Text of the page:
Would you step into a space the size of a linen closet where the temperature reached -220 degrees fahrenheit for 5 minutes? That doesn’t sound like a lot of fun, does it? What if I told you there’s promising research that the benefits of this practice – known as whole body cryotherapy – include everything from reducing inflammation to weight loss, and it’s even being used in some cases as treatment for autoimmune disease?1 

Cryotherapy is growing in popularity, especially among athletes because of how it speeds up recovery. However, the benefits of cryotherapy go well beyond workout recovery and I’ve experienced them myself!

I’m about to tell you all about this “cool” new trend, the different types of cryotherapy, their benefits, and how you can get the benefits of cryotherapy even in your own home!

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What is Cryotherapy?

The word cryotherapy literally means “cold therapy.” It’s basically a term that can be used any time extreme cold is used as a form of treatment. Conventional medicine has used cryotherapy for decades to remove abnormal skin tissue. There are two types of cryotherapy conventionally used: cryosurgery and cryolipolysis. 

Cryosurgery is the most commonly used form of cryotherapy in conventional medicine. If you have ever had a wart or skin tag removed, you’re familiar with this type of treatment. Cryosurgery is the use of liquid nitrogen to remove unwanted items from the skin.23 Liquid nitrogen is -320 degrees fahrenheit and freezes the skin almost instantly. 

The other common use of cryotherapy is cryolipolysis, which is the freezing of fat cells to break them down so they can be reabsorbed by the body. The fat layer is gradually cooled to temperatures between 30 and 39 degrees fahrenheit.4 You might know this type of therapy as cryoskin therapy or cool sculpting. I’ll talk more about that later.  

The modern definition of cryotherapy is what is seen today in popular culture as whole body cryotherapy, and it is extremely popular in the wellness industry! I’ll go more in-depth about the benefits later. Let’s first talk about all the different types of cryotherapy.    

Types of Cryotherapy

The modern practices of cryotherapy come from the way doctors have used cold therapy on skin abnormalities and cryolipolysis. As mentioned, the most popular cryotherapy practice is whole-body cryotherapy because of it’s recovery benefits. However, more centralized versions for your skin and face are becoming just as popular due to their benefits to your skin, circulatory system, and lymphatic system. Let’s discuss them!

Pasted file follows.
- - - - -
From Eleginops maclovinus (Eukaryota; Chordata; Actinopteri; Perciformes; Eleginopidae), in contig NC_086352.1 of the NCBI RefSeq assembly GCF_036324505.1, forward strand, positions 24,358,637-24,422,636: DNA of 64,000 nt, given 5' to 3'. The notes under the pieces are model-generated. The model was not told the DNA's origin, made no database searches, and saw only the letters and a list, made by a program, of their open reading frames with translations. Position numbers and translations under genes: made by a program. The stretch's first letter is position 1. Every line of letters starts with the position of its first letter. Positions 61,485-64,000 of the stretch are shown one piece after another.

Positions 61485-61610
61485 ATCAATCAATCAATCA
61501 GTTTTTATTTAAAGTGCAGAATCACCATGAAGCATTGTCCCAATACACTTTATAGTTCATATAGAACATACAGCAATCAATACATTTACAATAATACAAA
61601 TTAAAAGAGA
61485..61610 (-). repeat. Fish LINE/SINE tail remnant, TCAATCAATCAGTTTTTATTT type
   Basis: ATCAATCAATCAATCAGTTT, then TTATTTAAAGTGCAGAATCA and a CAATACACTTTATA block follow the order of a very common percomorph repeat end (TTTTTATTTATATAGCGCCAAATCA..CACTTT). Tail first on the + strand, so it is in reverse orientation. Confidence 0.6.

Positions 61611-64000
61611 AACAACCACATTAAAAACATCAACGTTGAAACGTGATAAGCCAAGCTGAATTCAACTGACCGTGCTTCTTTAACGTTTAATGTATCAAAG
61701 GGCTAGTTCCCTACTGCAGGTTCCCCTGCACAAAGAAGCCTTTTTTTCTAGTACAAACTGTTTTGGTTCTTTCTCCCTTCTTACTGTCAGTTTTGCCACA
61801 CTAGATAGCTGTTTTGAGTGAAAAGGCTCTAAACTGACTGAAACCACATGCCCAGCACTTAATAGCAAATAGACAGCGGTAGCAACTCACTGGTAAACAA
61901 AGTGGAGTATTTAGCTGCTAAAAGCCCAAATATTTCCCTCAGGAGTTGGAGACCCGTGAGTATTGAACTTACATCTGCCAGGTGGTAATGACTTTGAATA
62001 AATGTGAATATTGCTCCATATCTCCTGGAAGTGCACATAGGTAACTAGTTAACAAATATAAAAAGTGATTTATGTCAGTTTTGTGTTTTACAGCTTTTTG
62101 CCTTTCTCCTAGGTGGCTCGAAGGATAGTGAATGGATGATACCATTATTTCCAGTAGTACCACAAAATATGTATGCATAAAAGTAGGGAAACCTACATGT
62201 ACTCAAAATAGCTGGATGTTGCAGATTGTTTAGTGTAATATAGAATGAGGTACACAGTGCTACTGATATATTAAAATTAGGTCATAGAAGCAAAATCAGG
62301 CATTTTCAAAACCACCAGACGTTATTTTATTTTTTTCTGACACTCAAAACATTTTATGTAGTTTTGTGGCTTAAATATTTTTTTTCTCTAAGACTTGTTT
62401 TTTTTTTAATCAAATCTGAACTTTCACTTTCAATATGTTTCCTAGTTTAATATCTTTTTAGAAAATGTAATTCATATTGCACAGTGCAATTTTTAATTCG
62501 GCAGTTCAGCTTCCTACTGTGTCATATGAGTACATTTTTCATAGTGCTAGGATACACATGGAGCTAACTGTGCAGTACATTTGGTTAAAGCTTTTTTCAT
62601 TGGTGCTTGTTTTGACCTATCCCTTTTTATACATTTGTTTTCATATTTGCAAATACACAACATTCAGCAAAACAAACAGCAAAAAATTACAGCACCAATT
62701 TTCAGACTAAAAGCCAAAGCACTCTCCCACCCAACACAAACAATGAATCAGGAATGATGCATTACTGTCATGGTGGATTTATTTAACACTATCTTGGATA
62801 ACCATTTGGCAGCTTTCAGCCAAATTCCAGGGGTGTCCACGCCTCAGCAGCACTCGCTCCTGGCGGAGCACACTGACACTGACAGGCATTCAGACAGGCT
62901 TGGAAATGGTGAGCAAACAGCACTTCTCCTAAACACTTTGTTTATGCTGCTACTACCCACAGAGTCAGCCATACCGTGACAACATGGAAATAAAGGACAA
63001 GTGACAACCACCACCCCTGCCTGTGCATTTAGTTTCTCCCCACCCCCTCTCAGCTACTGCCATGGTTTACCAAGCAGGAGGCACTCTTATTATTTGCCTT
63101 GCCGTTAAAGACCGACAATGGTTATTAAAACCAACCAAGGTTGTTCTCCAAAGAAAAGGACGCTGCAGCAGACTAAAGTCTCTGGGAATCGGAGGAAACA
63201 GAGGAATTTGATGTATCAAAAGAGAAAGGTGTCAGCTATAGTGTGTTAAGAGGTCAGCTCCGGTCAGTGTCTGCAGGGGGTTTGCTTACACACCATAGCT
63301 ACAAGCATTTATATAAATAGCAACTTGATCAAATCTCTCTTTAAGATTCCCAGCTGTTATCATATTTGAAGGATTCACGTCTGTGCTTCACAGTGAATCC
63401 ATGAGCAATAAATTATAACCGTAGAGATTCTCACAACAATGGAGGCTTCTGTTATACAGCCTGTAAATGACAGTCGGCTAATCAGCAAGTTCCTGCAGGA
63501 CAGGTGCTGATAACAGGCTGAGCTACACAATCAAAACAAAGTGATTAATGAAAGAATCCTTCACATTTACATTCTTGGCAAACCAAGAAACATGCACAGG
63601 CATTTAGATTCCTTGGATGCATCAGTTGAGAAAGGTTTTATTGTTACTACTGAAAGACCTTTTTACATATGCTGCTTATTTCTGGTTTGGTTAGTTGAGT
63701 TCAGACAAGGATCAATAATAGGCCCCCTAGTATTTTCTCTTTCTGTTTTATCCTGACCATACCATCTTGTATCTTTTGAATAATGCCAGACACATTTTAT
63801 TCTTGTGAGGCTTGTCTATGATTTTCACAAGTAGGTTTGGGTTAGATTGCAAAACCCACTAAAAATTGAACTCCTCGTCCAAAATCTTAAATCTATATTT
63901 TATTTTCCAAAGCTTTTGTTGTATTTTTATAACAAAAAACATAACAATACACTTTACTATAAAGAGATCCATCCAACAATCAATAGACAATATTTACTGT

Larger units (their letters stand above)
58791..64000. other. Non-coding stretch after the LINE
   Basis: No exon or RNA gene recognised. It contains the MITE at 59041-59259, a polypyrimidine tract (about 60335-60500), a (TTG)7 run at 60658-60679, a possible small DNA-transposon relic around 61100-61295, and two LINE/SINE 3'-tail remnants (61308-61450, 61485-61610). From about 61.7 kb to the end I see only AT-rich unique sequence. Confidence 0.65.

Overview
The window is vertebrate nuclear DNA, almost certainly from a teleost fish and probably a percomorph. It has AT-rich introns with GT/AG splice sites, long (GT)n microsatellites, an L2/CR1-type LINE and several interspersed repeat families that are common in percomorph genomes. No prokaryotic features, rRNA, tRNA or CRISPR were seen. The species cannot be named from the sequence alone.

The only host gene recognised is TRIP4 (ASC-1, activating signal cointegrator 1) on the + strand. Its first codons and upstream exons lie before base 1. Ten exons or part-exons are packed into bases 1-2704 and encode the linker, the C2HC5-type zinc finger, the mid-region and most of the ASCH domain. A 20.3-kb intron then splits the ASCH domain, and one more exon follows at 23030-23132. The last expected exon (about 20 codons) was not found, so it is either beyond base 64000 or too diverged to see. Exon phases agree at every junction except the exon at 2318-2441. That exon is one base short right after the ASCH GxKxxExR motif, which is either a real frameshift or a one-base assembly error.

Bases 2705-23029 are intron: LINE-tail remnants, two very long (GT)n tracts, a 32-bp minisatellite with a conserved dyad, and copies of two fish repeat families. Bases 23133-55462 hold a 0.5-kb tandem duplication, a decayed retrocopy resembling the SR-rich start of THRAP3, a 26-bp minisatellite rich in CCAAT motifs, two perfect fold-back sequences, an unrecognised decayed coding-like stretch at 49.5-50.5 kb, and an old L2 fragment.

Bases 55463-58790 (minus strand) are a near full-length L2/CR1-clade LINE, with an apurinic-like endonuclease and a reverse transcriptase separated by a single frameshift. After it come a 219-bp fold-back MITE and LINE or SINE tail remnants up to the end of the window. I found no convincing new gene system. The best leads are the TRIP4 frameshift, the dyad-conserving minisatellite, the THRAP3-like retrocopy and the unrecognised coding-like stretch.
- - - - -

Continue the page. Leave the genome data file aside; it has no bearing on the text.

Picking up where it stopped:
What is Cryotherapy – The type of Cryotherapy – Infographic – Amy Myers MD®What is Cryotherapy - The type of Cryotherapy - Infographic - Amy Myers MD® https://content.amymyersmd.com/article/what-is-cryotherapy/What is Cryotherapy – The type of Cryotherapy – Infographic – Amy Myers MD®

Cold-Water Immersion

I bet you know what a hot tub is. This is the same thing, but way colder! Cold water immersion (CWI) therapy, also known as ice baths, plunge pools, and cold water therapy, is a recovery process where you sit in a tub of cold water that is 59 degrees fahrenheit. This is typically done right after exercise to speed up the recovery process and has been around since the time of Hippocrates, the founder of modern medicine.5

There has been a lot of research done on the benefits of cold water immersion therapy and it has been found to increase blood circulation, contract your lymphatic vessels, relieve pain, reduce inflammation, and assist with weight loss.  

Your body responds to extreme cold temperatures by pumping blood through the body to increase its temperature. Additionally, it causes your lymphatic vessels to contract and pumps lymph fluids throughout your body to eliminate waste. These two processes work together because cold water triggers your immune system to release white blood cells, which attack foreign invaders in your lymph fluid.6 

I have tried cold water immersion therapy and loved it! I saw many benefits from it and will try it again. The best part about this type of cryotherapy is that you can do it fairly easily at home by using a cold tub like Plunge, taking an ice bath, a cold shower, or by using ice packs. I have done the full bath immersion therapy at a clinic and also took cold showers at home for 30 days and found that both had a positive impact on my energy levels, sleep and even my autoimmune markers! 

Contrast Bath Therapy

Cold water immersion therapy has recently evolved into a more complex form of recovery treatment. Contrast bath therapy incorporates cold water immersion and hot tub therapy. Contrast bath therapy is where you alternate immersing your body into hot water at a temperature between 98 and 110 degrees fahrenheit followed immediately by cold water immersion (50 to 60 degrees fahrenheit). Most physical therapists administer this therapy by alternating three minutes in cold water and two minutes in hot water for 15 minutes total.